San Diego Freedivers From the Start
by Ray Dittenhoefer

In the early ’90’s, Ken Jenkins took a trip to New Zealand and came back with a bunch of stories of big yellowtail, deep diving, etc. But what was most amazing was the gear he encountered. The Kiwi’s were diving a hundred feet, and shooting big yellowtail with one-banded guns. This kind of started things with me. I got on the phone and contacted Andre Biller of A.B. Biller spearguns, and asked him if he could get me some of those guns. He knew about European guns, etc. and got them for me. Along the way he told me about National Competitions, etc.

While I was waiting for the new guns to get in from France, I started thinking about how every time I went to La Jolla Cove to swim out I would meet other divers, and we were all using the same Prodanovitch, Potts, Homemade gear, etc. and we weren’t really evolving in San Diego as divers compared to other regions of the world. The more I thought about that, the only viable conclusion I could draw was that as a group, the freedivers had poor communication, and that was basically because they didn’t form a group. Hence, a club was the answer!

I asked four guys over to my house on Mt. Helix to help me form a club. Ken Jenkins, Rich Breitenbach, Lee Olson, and Randy (last name forgotten, sorry.) We talked about this and that, where to meet, how to get going, etc, and mainly drank a lot of beer. Finally, we got Quiggs in O.B. to allow us to have our first meeting, mainly on the basis of me promising them that divers were notorious drinkers and were liable to run up a great bar tab! That settled that. Then I copied some flyers and distributed them to all the dive shops I could think of, and some of the other guys did the same. We had no idea what would happen.

The big night came, It was time for our first club meeting. I left the house and my wife asked me how many people I realistically expected. I told her that if I got ten guys, I’d be happy. I had no idea how to hold a club meeting, no rules, no nothing.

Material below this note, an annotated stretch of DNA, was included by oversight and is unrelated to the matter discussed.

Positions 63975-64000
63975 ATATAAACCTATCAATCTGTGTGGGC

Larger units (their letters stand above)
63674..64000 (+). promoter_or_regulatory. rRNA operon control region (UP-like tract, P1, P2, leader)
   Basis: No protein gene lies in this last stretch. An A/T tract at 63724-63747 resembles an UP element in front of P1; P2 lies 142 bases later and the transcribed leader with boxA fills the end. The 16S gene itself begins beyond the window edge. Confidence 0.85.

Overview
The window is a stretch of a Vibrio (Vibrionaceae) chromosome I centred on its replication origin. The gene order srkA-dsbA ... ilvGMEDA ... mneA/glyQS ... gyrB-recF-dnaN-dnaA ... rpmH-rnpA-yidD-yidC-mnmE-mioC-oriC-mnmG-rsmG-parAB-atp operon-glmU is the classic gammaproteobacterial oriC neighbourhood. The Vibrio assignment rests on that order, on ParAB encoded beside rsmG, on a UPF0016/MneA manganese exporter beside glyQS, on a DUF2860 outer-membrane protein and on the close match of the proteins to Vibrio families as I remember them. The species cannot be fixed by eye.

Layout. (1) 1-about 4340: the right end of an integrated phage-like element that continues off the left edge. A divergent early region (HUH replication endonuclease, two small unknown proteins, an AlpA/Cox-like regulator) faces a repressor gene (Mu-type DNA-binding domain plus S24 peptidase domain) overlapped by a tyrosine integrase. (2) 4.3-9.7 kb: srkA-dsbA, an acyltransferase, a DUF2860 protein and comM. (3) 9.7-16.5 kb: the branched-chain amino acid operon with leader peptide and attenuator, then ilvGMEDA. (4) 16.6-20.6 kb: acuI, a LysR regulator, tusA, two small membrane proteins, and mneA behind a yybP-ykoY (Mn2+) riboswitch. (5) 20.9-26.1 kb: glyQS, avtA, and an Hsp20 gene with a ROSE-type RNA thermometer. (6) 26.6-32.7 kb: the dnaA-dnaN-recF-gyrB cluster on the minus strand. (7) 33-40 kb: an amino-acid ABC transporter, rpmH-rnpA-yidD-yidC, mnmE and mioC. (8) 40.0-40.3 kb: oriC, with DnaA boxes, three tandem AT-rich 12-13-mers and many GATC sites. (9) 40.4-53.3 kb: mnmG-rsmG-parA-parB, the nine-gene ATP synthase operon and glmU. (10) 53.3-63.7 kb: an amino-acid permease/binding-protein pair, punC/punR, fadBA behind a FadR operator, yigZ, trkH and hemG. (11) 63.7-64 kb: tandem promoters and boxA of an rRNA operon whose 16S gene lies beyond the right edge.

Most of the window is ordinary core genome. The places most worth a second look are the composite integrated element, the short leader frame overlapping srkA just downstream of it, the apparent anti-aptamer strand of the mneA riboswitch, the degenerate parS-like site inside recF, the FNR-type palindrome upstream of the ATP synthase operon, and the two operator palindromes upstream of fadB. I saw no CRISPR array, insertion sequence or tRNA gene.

I got to Quiggs about 6:30, and the meeting was to begin at 7:00.I went into the banquet room where we were supposed to meet and it was full of men and women milling around drinking. A meeting had just concluded, and everybody was socializing while I was trying to get the room ready for our meeting.

Finally, at about ten minutes to seven, nobody was clearing out, so I went up to a small group of people and explained to them that we were having a freedivers club meeting at seven. Before I could ask them to go into the other room, they chimed in and told me that they were freedivers and were there for the meeting. Wow! I went around the room and started chatting. Everybody was there for the meeting. On our first meeting, we had eighty people, the meeting was standing room only, and I didn’t have the faintest clue how to proceed.

At 7:15 or so, people were still straggling in, and I got up and introduced myself, told everybody that I was starting a club that was about spearfishing and for spearfishermen, etc. Right off the bat, we had people who chimed in who wanted to talk about underwater hockey, photography, etc. Everybody had an agenda they thought was important.

That was fine, all that was good, I let them know. But this was a spearfishing club, and about spearfishing and spearfishermen. If they wanted something else, they needed to form their own club. And we were off and running.

It was always my intention from the start that the club be of and for the members. I ran the club for the first few years, but we didn’t have any rules, I never viewed myself as President, etc. That was partially because I wanted to avoid it becoming ‘my’ club. I wanted to supply all the energies necessary to get it going, but then I wanted it to live on through the leadership of the other guys. Everybody puts their own spin on things, and it was only right that the club experience new leaders and their views.

But primarily, I wanted the club to be that conduit of information for the freedivers of San Diego wherein they could find out about new information, new gear, new dive spots, new techniques. Remember, as little as ten years ago it was difficult to find a long bladed freedive fin with a foot packed, low profile masks were few and far between, freedive suits with hood attached and skin out were only in Europe, etc.

The last ten years has seen a bonanza of freediving information and popularity, thanks in great part to the Internet. Gear has improved, ability levels worldwide have increased, and we all benefit from this. I dove five tournaments in Alabama in the last five years, and the divers in Alabama show up with the same gear, enthusiasm and ability as divers in San Diego.

And I think that’s great for our sport!

When I was a kid growing up in Clairmont and saving money for dive gear, I didn’t have any information available on what was the new trick item. Which guns did what, what fins outperformed others, etc. We just went to the Diving Locker, talked to Chuck or Flip, and bought what they said. I had the good fortune to dive with good guys throughout my life and learned a lot from them. But I know a lot of guys that didn’t. And I wanted the San Diego Freedivers Club to be that group that they could belong to where they could benefit from other’s knowledge and experience, and not have to wait years to do it like I had to And make good friends in the process. And that’s how it started!